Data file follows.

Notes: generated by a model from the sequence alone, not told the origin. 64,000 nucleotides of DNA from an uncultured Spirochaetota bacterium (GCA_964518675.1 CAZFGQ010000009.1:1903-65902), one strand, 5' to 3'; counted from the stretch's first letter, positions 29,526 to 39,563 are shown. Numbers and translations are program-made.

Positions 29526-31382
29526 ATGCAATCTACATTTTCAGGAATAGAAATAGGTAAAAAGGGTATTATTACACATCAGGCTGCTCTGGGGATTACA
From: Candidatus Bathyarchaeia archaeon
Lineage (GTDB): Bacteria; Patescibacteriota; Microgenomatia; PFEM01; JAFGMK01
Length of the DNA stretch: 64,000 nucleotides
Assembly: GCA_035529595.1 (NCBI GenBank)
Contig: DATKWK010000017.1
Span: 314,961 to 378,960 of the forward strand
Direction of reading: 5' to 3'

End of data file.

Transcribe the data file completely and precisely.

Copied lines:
Notes: generated by a model from the sequence alone, not told the origin. 64,000 nucleotides of DNA from an uncultured Spirochaetota bacterium (GCA_964518675.1 CAZFGQ010000009.1:1903-65902), one strand, 5' to 3'; counted from the stretch's first letter, positions 29,526 to 39,563 are shown. Numbers and translations are program-made.

Positions 29526-31382
29526 ATGCAATCTACATTTTCAGGAATAGAAATAGGTAAAAAGGGTATTATTACACATCAGGCTGCTCTGGGGATTACA
From: Candidatus Bathyarchaeia archaeon
Lineage (GTDB): Bacteria; Patescibacteriota; Microgenomatia; PFEM01; JAFGMK01
Length of the DNA stretch: 64,000 nucleotides
Assembly: GCA_035529595.1 (NCBI GenBank)
Contig: DATKWK010000017.1
Span: 314,961 to 378,960 of the forward strand
Direction of reading: 5' to 3'